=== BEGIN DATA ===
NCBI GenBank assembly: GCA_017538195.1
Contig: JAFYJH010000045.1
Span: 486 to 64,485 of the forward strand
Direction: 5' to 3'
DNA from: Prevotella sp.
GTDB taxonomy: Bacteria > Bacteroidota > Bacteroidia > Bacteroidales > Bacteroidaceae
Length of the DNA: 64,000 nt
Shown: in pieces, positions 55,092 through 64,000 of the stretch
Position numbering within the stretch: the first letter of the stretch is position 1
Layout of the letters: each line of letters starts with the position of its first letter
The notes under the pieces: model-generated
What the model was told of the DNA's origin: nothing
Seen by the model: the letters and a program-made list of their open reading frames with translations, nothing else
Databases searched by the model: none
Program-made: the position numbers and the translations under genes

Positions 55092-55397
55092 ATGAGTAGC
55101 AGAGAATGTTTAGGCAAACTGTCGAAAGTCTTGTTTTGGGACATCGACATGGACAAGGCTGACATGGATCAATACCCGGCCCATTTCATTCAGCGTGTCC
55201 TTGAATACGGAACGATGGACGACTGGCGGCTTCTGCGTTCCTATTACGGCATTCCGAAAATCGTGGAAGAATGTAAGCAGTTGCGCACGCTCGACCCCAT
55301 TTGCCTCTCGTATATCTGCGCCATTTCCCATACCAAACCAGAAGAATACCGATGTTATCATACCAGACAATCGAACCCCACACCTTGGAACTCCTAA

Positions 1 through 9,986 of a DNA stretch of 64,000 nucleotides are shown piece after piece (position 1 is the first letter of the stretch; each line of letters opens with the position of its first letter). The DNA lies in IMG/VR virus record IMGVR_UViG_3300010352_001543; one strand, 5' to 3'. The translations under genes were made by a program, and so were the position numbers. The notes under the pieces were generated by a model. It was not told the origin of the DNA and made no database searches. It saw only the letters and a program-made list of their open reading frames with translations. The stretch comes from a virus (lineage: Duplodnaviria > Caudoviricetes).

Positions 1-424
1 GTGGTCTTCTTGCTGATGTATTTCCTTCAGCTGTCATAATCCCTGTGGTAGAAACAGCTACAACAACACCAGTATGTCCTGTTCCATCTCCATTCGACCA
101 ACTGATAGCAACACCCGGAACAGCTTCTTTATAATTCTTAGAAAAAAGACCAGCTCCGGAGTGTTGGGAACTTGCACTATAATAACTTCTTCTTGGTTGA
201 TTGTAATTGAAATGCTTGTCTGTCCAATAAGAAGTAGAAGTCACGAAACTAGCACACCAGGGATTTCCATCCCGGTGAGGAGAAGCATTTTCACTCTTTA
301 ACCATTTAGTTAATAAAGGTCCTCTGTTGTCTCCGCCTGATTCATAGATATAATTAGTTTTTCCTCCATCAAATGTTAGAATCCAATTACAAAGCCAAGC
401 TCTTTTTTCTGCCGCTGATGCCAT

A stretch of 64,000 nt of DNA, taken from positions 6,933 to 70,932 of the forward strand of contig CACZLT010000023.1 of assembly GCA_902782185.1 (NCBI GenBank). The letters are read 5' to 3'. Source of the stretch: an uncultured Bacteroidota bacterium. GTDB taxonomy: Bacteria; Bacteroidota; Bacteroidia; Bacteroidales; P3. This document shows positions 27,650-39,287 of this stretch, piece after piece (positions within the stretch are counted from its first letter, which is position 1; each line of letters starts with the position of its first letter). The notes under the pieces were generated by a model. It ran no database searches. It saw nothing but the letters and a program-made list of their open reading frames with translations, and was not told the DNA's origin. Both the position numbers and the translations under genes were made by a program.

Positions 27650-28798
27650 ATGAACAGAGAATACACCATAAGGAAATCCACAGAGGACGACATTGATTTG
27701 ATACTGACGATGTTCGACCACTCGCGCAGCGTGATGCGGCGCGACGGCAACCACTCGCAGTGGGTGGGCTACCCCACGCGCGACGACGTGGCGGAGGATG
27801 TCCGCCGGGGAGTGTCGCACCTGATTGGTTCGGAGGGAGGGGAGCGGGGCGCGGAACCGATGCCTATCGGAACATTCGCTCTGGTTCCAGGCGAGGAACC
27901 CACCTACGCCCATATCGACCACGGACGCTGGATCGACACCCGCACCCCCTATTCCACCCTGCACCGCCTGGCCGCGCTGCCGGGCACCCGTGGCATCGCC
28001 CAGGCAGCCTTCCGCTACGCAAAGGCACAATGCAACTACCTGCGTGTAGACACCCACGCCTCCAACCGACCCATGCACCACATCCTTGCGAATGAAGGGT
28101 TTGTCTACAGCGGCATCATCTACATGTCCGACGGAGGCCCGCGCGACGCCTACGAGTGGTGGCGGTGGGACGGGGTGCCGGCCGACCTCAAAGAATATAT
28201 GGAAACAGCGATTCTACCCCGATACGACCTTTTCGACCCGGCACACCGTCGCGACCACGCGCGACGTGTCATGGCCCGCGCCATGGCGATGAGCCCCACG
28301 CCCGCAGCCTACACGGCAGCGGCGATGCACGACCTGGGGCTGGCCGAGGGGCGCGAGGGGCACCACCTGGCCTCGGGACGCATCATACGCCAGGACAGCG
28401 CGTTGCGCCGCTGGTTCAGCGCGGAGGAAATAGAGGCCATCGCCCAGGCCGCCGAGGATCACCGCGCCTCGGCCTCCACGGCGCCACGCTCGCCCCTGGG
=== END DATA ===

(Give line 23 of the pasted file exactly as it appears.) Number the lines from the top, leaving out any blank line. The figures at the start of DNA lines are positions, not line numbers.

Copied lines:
1 GTGGTCTTCTTGCTGATGTATTTCCTTCAGCTGTCATAATCCCTGTGGTAGAAACAGCTACAACAACACCAGTATGTCCTGTTCCATCTCCATTCGACCA